In 2018, Golden Peak opened on Nov. 13, just one day earlier than Vail Mountain, but early enough relative to other training areas that it brought much economic vitality to the town. National teams from Austria, Italy, France and Sweden stayed at Manor Vail lodge, as well as club teams from within the U.S. Team Gilboa out of Minnesota brought 75 skiers and 15 coaches and staff to train in Vail, spending an estimated $120,000.

In 2019, a new surface lift (T-Bar) opened on Golden Peak, offering access to higher terrain, an improvement Vail Mountain COO Doug Lovell said will help the race arena “further establish itself as a premier, global competition venue, especially for early- and late-season events.”

The opening of the upper terrain on Golden Peak was supposed to make it an even earlier training option, with a 2019 press release on the opening stating that Ski & Snowboard Club Vail “expects to get the venue up and running several critical weeks earlier.”

In 2020 that earlier opening target appeared to be moving in the right direction, with the new expanded terrain opening on Nov. 3. It was later than the October opening hoped for by Ski & Snowboard Club Vail, which had been touting October openings as possible with the higher-elevation expansion in play, as Nov. 1 was always a target for the lower slopes of Golden Peak.

It looks like the club was optimistic about the prospect of an October opening this season, as well, announcing early season training could start “beginning in October 2022.”

But there wasn’t a lot of opportunities to access water in late October, as the necessary water flows of more than 19 CFS only occurred on three days in the second half of October: Oct. 23, Oct. 26 and Oct. 27.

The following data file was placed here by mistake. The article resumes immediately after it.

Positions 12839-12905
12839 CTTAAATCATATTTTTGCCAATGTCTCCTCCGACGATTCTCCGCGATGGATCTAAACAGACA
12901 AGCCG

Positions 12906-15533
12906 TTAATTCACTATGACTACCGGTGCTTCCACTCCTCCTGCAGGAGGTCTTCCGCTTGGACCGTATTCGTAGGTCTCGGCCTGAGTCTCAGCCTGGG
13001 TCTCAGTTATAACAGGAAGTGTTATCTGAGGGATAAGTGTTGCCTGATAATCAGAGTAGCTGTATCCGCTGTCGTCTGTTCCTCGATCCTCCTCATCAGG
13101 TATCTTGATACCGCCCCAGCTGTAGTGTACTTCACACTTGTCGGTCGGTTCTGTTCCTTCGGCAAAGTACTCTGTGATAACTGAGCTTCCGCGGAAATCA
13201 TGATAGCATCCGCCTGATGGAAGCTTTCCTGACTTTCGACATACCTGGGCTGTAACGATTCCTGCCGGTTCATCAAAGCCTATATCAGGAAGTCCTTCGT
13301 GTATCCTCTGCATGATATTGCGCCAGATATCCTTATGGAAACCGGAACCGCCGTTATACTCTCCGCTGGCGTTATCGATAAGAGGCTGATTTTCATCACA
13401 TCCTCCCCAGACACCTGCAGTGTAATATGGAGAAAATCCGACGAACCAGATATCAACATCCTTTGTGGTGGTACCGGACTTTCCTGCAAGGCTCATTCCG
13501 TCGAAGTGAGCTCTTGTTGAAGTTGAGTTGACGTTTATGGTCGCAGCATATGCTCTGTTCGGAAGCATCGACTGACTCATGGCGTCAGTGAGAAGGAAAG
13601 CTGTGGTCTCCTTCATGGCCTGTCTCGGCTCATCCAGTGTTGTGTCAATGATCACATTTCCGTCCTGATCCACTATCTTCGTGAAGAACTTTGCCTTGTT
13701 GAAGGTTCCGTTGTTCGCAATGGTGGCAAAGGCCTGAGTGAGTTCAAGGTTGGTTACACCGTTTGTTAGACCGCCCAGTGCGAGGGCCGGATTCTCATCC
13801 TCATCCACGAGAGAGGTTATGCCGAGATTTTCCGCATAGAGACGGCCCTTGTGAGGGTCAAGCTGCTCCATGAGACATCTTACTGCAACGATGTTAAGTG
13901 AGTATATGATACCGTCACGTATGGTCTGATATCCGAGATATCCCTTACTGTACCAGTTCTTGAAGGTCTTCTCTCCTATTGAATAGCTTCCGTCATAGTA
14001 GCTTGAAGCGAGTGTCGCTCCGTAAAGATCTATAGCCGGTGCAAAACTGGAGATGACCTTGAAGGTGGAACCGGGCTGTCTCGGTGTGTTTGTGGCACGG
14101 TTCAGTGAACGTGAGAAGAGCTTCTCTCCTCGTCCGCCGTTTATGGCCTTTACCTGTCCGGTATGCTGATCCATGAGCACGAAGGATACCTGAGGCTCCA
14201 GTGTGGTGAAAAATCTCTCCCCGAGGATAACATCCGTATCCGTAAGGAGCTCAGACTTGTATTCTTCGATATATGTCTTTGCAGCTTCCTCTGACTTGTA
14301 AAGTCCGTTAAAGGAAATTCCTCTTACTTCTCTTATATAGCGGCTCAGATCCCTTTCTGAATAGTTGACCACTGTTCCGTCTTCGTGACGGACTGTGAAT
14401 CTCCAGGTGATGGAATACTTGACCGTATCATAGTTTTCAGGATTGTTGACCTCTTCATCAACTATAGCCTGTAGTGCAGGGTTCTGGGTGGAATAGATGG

And Vail Mountain, with its own higher-elevation snowmaking improvements, is prioritizing its public opening, which has been occurring earlier and earlier in recent years – opening on Nov. 12 in 2021 and Nov. 11 this year.

In November, snowmaking was able to ramp up on Golden Peak, as flows only have to be 9 CFS for Golden Peak to access water from the district, and every day has averaged more than 9 CFS. Vail Mountain has given Golden Peak water from its supply in November, as well.

A view from Golden Peak on its 2021 Opening Day, Saturday, Nov. 20.
Courtesy photo

After that promising Nov. 3 opening in 2020, North America Cup races were scheduled for mid-November at Golden Peak in 2021 but were forced to move to Copper Mountain as the venue didn’t open until Nov. 20.

This year, the international teams are visiting Copper, which has hosted athletes from Norway, France, Switzerland, Austria, Italy, Germany, and Canada.

Copper Mountain hosted downhill training on Wednesday morning, where athletes from Norway, Austria, Italy and the U.S. trained on the U.S. Ski Team Speed Center course.
Ryan Sederquist/Vail Daily

Missed economic benefits

In addition to the cosmopolitan atmosphere, early season training creates an economic impact enjoyed by many, which is one of the benefits considered by the water district in making the water available to Golden Peak in the early season.